Can't connect right now! retry

add The News to homescreen

tap to bring up your browser menu and select 'Add to homescreen' to pin the The News web app

Got it!

add The News to homescreen

tap to bring up your browser menu and select 'Add to homescreen' to pin the The News web app

Got it!

April 20, 2019

The walrus’s peril


April 20, 2019

The new Netflix series “Our Planet” documents the devastation wrought by humans on animals and their habitats. It’s heartbreaking. In fact, some scenes are so wrenching that Netflix last week tweeted a list of time stamps for scenes that “animal lovers may want to skip.”

One of those scenes is in the second episode (“Frozen World”). It shows Pacific walruses, one after another, tumbling off 250-foot-high cliffs to their deaths. As a scientist who works to protect walruses and other species from the ravages of climate change, I dreaded watching this scene with every bone in my body. But I did. And I want everyone to watch it, especially “animal lovers.”

There’s a difference between covering your eyes during the ending of “Old Yeller” and fast-forwarding through this walrus footage. In the former, you’re saving yourself from the unnecessary heartbreak of a fictional yellow Labrador mix’s death. In the latter, you’re turning a blind eye to the very real suffering that human-caused climate change is inflicting on walruses. Unlike Old Yeller, the walruses need help, and they need it now.

The walrus deaths shown in “Our Planet” are becoming increasingly common as the sea ice they depend on melts away faster than we predicted.

That’s because the Pacific walrus needs sea ice year-round for giving birth, nursing their young and resting. Over the past decade, climate change has caused summer sea ice to disappear from the walrus’s shallow foraging grounds in Alaska’s Chukchi Sea. Without summer sea ice for resting, walrus mothers and calves have been forced ashore in huge numbers, where they have limited access to food and are vulnerable to being trampled to death, attacked by predators or crowded into dangerous places looking for space to rest – like the edge of a cliff.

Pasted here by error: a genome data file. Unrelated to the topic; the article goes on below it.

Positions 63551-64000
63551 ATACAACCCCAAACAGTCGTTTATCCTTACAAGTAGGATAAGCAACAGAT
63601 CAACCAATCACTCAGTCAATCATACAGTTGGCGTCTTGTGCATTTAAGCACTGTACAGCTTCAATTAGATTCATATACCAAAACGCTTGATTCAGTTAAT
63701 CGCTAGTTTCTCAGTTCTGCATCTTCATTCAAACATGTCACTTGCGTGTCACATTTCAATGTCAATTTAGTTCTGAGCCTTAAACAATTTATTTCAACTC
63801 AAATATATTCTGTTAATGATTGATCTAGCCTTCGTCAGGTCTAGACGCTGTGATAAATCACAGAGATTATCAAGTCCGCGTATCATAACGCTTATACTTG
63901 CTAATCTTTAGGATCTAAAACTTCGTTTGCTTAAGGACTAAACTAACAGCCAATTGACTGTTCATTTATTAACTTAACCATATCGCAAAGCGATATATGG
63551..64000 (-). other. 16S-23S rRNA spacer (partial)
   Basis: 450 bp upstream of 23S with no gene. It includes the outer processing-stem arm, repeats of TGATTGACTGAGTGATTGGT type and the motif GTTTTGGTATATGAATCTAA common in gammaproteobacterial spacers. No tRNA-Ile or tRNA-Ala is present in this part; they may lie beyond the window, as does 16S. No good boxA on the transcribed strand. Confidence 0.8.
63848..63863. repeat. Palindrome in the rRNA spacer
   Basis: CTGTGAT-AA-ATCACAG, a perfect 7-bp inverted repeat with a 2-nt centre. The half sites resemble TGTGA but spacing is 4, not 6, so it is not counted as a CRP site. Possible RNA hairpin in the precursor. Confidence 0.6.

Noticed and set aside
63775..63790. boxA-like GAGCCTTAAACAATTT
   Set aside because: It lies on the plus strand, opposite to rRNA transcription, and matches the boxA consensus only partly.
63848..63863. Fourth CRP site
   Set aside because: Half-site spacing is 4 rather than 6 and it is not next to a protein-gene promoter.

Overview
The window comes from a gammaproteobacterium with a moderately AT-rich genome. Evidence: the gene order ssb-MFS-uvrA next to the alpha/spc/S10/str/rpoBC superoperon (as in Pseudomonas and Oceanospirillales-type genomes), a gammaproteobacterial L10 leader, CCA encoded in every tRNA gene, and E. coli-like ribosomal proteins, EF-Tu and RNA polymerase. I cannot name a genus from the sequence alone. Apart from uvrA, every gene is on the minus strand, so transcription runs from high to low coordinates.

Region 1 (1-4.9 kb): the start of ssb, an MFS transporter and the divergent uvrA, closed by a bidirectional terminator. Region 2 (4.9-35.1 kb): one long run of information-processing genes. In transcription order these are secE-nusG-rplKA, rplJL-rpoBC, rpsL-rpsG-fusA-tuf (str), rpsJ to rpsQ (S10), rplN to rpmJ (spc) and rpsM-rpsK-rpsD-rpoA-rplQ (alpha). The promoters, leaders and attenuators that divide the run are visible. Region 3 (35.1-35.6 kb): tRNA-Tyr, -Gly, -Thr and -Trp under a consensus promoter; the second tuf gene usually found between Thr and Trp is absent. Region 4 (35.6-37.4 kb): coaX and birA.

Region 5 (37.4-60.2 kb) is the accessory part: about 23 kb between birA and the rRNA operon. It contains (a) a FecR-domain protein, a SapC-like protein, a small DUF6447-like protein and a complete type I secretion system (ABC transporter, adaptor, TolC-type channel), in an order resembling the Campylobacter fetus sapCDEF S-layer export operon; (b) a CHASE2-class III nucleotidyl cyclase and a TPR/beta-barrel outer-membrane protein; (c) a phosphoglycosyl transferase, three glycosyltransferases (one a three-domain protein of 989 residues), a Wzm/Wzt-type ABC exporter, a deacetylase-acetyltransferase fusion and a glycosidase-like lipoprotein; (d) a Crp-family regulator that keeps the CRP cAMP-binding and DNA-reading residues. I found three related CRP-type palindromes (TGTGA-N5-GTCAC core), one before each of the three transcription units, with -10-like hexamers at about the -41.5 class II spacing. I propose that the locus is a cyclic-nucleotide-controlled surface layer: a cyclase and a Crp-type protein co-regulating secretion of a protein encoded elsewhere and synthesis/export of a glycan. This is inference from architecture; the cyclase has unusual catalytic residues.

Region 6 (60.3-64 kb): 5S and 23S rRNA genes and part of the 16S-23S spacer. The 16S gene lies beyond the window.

“Some of them find space away from the crowds. They struggle up the 80-meter cliffs, an extraordinary challenge for a 1-ton animal used to sea ice,” narrator David Attenborough says solemnly. “At least up here, there is space to rest. A walrus’ eyesight out of water is poor, but they can sense the other down below. As they get hungry, they need to return to the sea.”

What follows is footage of walruses tumbling one by one down sharp cliffs, crashing into the rocky beach and other walruses below. “In their desperation to do so, hundreds fall from heights they should never have scaled,” Attenborough says.

The first major documentation of warming-related walrus deaths was in 2007 when 3,000 Pacific walruses were trampled to death on Russian shores after receding summer sea ice drove them to haul out in mass.

In August 2017 thousands of Pacific walruses were forced ashore near Point Lay, Alaska – the earliest haul-out event federal officials have recorded. A survey of the area that September found 64 dead walruses, most less than a year old. They were likely crushed to death in a stampede. And it’s not only summer sea ice that’s melting out from under walruses. During the past two years, winter sea ice in Alaska’s Bering Sea hit record lows, falling to levels that hadn’t been projected for another 40 to 50 years.

Without bold action to reduce greenhouse gas pollution, walruses face a world without the sea ice they need for survival.

This has been excerpted from: ‘Walruses Are Jumping Off Cliffs to Their Deaths – Yes, Because of Climate Change’.


Topstory minus plus

Opinion minus plus

Newspost minus plus

Editorial minus plus

National minus plus

World minus plus

Sports minus plus

Business minus plus

Karachi minus plus

Lahore minus plus

Islamabad minus plus

Peshawar minus plus